He that is good for making excuses is seldom good for anything else. ~ Benjamin Franklin
I was a junky kind of person for a long time. I was also unhappy with my lot in life, unfulfilled in my romantic relationship, and out of shape. My home was as cluttered and dusty on the outside as I felt on the inside.
These things are not necessarily true for all cluttered people, but there was a definite link for me. My grandmother was a hoarder and a very unhappy and unhealthy woman, and I wondered if it could be genetic.
It wasn’t until she told me I reminded her so much of herself as a young woman that I was scared straight.
What do you mean, I’m just like you? You’re the most negative and unhappy person I know!
Of course you don’t say that out loud to dear old Gran, but inside her voice was echoing in my head. Genetics or not, I was going to do something about it.
To make some serious life changes, I first had to overcome the excuses I was using to hold on to all the clutter in my life – the physical clutter and the emotional clutter.
Many cluttered people consider themselves prepared for anything. They keep it all, so if they should ever need it, it is there. I was no different.
The problem with this strategy is that once you get cluttered, you often can’t find what you need. So you are frustrated because you know it’s in there and you can’t find it when you need it (and likely have to buy another one). Or the flip side happens, which is that you never actually do ned it again.
My strategy here was to start living in the present. I asked myself 2 questions when I was decluttering my life:
● Do I need this item right now in my everyday life?
● Will I realistically use it within the next 12 months?
Once you force a deadline on the use of an item, it takes on a different value. It’s like the inventory in a store. You can’t make a profit if you keep the same stuff on your shelves all the time. It has to be useful so people will buy it and you can restock. I took this approach with my life and found that by moving these things out, I made room for the things that really did work in my life.
As a committed DIY-er, I was convinced I could turn any piece of junk into treasure. My friends called me a Pollyanna because I always look on the bright side, but what I found over time was that this was blinding me to reality.
Sometimes junky stuff is just junky stuff. And sometimes potential will never make it to reality for a host of reasons.
The final straw was the box of tickets, menus, receipts, and other memorabilia from my honeymoon. It sat in a box for 5 years waiting to be turned into a scrapbook, and by the time I rediscovered it, I had forgotten the timeline of how those items related to the pictures. It seemed like such a chore to try to match them up, and I was frustrated I let it go for so long.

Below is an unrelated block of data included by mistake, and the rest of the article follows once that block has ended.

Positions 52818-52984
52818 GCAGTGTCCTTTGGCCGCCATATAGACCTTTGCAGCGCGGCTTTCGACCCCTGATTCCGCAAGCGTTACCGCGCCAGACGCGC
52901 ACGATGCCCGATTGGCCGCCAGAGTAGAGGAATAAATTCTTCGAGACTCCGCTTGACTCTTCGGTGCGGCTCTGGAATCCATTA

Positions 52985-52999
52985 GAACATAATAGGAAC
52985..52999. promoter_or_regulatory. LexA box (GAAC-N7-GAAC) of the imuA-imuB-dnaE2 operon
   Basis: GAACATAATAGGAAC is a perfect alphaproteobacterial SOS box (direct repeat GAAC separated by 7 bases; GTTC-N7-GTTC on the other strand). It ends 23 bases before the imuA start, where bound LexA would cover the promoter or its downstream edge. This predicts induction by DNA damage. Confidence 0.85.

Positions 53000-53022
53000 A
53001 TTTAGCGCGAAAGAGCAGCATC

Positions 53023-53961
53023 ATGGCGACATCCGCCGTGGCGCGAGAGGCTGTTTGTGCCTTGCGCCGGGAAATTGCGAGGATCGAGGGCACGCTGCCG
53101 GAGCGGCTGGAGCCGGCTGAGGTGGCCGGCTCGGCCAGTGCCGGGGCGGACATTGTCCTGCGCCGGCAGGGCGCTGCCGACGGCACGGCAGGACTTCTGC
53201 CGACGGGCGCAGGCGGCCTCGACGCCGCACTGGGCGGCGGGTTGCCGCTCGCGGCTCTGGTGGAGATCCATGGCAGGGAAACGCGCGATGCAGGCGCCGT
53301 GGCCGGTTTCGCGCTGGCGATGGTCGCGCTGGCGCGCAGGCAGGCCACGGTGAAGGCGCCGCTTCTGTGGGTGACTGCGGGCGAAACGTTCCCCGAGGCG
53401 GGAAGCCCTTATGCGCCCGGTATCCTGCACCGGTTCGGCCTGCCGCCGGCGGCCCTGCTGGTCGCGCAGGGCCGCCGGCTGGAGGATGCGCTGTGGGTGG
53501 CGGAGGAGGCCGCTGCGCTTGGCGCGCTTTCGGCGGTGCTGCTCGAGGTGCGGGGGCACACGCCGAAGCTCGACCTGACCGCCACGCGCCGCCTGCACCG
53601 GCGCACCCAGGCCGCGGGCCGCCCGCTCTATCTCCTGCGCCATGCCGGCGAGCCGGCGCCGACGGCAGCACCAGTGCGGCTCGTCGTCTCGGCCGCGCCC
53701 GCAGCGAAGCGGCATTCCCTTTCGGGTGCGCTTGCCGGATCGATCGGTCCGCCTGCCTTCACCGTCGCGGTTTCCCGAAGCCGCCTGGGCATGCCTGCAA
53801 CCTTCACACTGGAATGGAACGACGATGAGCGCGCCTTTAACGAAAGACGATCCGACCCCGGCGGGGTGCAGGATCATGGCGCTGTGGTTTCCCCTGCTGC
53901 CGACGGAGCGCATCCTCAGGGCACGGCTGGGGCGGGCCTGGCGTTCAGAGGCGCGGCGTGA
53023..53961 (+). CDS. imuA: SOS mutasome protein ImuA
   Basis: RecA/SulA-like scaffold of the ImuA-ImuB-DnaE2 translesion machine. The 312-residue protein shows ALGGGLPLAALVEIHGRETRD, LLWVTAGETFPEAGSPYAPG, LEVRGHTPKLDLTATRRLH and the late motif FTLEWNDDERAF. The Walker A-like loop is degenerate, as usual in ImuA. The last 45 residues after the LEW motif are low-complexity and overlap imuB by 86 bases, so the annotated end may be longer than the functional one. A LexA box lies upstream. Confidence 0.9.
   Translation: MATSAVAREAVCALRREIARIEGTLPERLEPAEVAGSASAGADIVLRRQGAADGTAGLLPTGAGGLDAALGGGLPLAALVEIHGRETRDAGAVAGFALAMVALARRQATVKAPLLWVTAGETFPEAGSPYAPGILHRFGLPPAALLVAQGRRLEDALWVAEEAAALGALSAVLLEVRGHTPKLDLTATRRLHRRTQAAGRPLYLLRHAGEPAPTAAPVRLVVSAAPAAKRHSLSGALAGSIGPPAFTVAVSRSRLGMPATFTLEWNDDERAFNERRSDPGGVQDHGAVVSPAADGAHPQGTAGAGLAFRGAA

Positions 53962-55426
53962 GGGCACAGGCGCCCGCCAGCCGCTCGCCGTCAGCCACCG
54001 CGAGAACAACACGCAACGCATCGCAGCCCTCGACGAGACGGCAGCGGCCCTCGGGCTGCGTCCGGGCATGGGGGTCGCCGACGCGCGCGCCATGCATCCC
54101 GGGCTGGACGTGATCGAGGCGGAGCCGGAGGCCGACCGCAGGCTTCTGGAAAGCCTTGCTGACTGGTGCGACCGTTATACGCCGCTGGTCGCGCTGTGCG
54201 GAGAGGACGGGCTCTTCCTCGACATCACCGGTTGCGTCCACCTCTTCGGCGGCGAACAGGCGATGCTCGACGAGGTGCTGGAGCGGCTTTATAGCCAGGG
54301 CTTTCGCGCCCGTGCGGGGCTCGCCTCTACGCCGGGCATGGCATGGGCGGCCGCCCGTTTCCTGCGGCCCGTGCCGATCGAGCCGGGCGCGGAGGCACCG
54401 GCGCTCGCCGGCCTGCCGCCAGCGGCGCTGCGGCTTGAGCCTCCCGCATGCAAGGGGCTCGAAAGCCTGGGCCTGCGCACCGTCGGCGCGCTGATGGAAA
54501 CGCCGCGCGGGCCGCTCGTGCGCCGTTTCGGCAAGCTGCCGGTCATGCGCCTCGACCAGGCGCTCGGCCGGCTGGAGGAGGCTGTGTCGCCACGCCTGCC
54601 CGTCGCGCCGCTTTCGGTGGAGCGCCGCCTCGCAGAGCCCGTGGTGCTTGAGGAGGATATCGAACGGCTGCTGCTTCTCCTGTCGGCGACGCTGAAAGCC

And then I realized that I don’t have to do anything with it. I can still remember my honeymoon, the fun we had in Paris, and the highlights of our trip. I have a ton of pictures on my computer. I don’t need a scrapbook of tickets and other mementos to remind me of anything. So instead of feeling guilty about it, I threw it all away. And I immediately felt better.
My strategy for this type of scenario with other items was simple: The item not only had to have potential, it had to have a deadline to reach its potential or I let it go.
Once I did this, I began better evaluating the potential of everything in my life and being okay with admitting I wouldn’t follow through on much of it. That left me free to pursue the things I knew I would finish and increased my happiness and satisfaction overall.
The guilt over what other people might think can drive you mad. I worried that my mom would be upset if I wasn’t using something she gave me, so even if I wasn’t using it, I saved it so as not to hurt her feelings (even though she didn’t know one way or the other).
We project intentions and motivations on people all the time, and I was queen of this for the first 30 years of my life. It wasn’t until I realized that getting rid of possessions doesn’t mean getting rid of people (or the flip side, that having more possessions means you have a closer relationships), that I was finally able to let this go.
My strategy became to keep only the mementos I loved, used, or brought about positive emotions. If there was guilt or obligation, I got rid of it…along with the guilt and obligation. I had far few items but much greater appreciation of my relationships.
You can let these excuses keep you insulated with clutter, both physical and emotional, or you can call your own bluff and make way for more freedom, connection, and success. Best of all, if you sell what you no longer want you can use that cash and newfound space to help propel you toward the kind of life you want – one rich with experience, relationships, and free time.
What excuses are you using to keep you from moving toward the life you really want?
Photo by Meg Wills
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